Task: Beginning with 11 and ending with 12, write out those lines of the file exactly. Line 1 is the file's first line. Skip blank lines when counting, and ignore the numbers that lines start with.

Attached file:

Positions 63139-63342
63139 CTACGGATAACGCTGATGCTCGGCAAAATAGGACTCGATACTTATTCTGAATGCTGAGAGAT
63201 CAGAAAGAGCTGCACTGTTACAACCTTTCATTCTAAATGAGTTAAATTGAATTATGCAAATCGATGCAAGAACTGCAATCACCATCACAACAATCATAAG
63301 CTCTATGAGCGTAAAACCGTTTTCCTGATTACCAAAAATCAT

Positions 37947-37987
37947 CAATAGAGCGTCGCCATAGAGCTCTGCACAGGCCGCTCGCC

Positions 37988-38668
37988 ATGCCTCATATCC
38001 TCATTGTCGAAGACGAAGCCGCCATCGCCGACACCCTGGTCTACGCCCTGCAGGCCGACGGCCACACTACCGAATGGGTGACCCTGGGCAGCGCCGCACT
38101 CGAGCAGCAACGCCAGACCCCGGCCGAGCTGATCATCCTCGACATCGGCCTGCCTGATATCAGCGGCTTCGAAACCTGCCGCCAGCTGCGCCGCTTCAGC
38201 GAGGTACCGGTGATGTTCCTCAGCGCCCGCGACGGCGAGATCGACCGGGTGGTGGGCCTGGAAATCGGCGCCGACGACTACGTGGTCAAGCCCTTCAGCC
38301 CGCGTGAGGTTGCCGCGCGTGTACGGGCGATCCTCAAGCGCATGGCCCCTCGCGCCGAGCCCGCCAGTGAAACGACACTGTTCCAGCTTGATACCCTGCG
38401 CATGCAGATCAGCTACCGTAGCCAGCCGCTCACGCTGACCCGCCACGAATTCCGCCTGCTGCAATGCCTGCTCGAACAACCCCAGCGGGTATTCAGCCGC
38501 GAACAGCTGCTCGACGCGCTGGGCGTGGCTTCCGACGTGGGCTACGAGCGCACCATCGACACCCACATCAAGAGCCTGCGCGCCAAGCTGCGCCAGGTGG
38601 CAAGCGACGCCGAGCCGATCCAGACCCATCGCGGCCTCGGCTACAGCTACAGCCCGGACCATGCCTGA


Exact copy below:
38201 GAGGTACCGGTGATGTTCCTCAGCGCCCGCGACGGCGAGATCGACCGGGTGGTGGGCCTGGAAATCGGCGCCGACGACTACGTGGTCAAGCCCTTCAGCC
38301 CGCGTGAGGTTGCCGCGCGTGTACGGGCGATCCTCAAGCGCATGGCCCCTCGCGCCGAGCCCGCCAGTGAAACGACACTGTTCCAGCTTGATACCCTGCG